De Tomaso Pantera: the tempting alternative

The De Tomaso Pantera had a long and quiet career despite a promising commercial debut in the US. Yet, it certainly did not lack impressive qualities!

Passionate about motor racing, Argentinean Alejandro De Tomaso founded his single-seater construction company in 1959 near Modena. However, four years later, the company presented the Vallelunga, its first road car. It was followed in 1966 by the Mangusta, a superb sports car powered by a Ford V8. With 402 cars produced, this was the real start of De Tomaso's activities as a car manufacturer. However, the consecration came with the Pantera, designed by Giugiaro (like the Mangusta). Presented in 1970 at the New York Motor Show, its main competitor was the Chevrolet Corvette. With a steel monocoque chassis housing a 5.8 litre Ford Cleveland V8 engine developing 310 bhp, the Italian car was capable of going from 0 to 100 km/h in 5.8 seconds. Its main selling point was its unbeatable price/performance ratio compared to the competition, and Alejandro DeTomaso has made the most of it by negotiating its distribution in the United States (its main market) through the Lincoln Mercury network. During the first year, 1,007 copies were sold, a very important figure for the firm!

The price of craftsmanship

De Tomaso's main problem was a mediocre finish, a detail that did not please Ford, who imposed modifications on the car. In 1972, the Pantera L (for Lusso), revised and corrected (with better anti-corrosion protection) was marketed. It was distinguished by its large black bumpers and a detuned engine to meet anti-pollution standards. The following year, De Tomaso broke away from Ford's support and launched the GTS, a souped-up version of the 350bhp Pantera for the European market. The separation between the American manufacturer and the Italian company came about following numerous quality problems and low sales figures. While this decision could have sounded the death knell for the Pantera, De Tomaso decided to continue the career of his sports car by buying Australian Ford engines and having them prepared in Switzerland! In 1980, the GT5, with its more dynamic look, was presented and joined the GTS. Rejuvenated, the Pantera became commercially more dynamic and was replaced by the GTS-5 in 1984, whose aerodynamic elements were made of steel. A new Ford Windsor engine replaced the Cleveland, which was no longer in production. In 1990, De Tomaso surprised everyone with a new Pantera: the 90 Si. Redesigned by Gandini, the car was even more attractive, more modern, and it received a 305 hp Ford 302 block, equipped with electronic injection. Produced for 3 years, it did not seduce the buyers as only 41 examples left the De Tomaso factory. In 1993, it was definitively replaced by the Guara.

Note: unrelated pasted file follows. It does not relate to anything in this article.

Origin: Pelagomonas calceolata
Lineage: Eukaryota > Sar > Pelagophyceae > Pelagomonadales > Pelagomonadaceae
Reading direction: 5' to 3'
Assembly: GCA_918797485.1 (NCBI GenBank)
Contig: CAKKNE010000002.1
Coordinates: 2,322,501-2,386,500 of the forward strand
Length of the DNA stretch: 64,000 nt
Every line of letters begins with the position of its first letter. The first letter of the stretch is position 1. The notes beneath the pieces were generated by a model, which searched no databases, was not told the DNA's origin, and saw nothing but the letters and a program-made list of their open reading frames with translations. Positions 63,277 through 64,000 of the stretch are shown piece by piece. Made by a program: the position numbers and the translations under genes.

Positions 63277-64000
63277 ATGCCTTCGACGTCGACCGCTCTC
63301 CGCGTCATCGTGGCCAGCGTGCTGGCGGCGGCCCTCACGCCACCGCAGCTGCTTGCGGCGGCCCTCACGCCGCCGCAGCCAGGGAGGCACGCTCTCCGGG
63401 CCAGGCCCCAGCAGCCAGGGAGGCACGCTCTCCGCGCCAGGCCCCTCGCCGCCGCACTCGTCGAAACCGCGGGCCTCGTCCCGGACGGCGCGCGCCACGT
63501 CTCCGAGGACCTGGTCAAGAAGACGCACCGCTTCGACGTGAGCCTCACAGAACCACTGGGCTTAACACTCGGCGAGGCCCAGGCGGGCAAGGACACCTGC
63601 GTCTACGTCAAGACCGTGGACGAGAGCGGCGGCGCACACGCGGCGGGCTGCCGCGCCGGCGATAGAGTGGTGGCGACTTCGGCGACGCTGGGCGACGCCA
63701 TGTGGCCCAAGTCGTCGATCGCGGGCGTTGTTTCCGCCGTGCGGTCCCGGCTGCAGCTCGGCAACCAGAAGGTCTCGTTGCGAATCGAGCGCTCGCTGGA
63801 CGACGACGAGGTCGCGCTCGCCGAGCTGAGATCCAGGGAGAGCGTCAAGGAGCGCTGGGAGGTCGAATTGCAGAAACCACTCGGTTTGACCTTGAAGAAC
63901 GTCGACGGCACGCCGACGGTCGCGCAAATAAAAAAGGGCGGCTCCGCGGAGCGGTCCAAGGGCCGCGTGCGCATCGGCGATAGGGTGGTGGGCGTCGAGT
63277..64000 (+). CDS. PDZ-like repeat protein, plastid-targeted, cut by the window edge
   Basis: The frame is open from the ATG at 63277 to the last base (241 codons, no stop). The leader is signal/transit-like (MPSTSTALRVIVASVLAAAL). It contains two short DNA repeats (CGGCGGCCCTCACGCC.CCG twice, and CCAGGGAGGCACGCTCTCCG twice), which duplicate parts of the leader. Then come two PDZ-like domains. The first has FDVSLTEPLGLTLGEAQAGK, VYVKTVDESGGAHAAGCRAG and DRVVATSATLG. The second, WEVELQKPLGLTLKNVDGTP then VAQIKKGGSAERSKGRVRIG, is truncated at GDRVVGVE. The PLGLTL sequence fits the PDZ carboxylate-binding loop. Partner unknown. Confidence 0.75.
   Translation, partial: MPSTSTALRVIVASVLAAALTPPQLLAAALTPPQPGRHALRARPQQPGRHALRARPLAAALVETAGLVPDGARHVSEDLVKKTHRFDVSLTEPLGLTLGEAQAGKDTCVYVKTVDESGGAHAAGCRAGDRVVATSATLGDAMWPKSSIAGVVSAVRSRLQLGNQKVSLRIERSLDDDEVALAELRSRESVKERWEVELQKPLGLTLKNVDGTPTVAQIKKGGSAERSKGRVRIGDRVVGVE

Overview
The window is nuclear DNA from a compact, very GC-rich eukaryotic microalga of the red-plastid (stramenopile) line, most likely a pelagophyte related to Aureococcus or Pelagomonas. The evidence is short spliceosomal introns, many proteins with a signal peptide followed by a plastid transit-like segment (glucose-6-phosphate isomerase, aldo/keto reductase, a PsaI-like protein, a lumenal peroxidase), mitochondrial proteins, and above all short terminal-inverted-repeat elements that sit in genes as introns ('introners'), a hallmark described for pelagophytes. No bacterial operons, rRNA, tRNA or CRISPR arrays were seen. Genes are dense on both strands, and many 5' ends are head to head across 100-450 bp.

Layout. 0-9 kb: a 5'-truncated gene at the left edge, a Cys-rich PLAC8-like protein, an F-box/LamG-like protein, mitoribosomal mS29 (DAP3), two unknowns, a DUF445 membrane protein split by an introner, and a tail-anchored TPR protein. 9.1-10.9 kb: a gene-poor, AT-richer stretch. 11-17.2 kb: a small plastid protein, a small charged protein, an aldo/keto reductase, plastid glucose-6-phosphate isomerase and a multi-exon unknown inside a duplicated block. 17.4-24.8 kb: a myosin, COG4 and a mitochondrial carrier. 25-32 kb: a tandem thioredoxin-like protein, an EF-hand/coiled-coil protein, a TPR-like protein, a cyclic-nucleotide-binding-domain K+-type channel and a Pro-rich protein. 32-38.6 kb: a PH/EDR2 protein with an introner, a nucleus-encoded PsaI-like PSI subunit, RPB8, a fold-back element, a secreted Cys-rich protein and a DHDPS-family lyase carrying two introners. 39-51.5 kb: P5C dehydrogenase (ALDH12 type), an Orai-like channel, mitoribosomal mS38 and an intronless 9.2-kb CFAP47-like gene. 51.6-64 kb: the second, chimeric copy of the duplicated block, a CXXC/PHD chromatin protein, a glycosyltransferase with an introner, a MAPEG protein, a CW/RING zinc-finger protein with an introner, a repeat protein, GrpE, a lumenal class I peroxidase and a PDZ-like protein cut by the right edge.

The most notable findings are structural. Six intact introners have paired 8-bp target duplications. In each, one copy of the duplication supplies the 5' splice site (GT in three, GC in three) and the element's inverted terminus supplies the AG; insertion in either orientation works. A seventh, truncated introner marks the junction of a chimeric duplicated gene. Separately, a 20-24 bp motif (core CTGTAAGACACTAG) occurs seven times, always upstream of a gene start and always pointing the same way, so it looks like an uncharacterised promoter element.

Profession of faith

Brutal, attractive and loud, the De Tomaso Pantera is a classic car of choice for any discerning enthusiast. Produced in only 7,260 examples, it is rare but not difficult to find on the web. Currently, it starts at €80,000 for a car in good condition but the latest versions can fetch up to €150,000 or even €180,000. A true amalgam of mechanical parts from the mass production, the Pantera is much less demanding in terms of maintenance than its Italian competitors thanks to its rather reliable American V8. On the other hand, specific parts are rare, or even impossible to find. It is therefore better to buy a car in the best possible condition to avoid problems. When it is perfectly tuned, the De Tomaso is a real treat but it is better to remain humble behind the wheel because it can bite at moment's notice!

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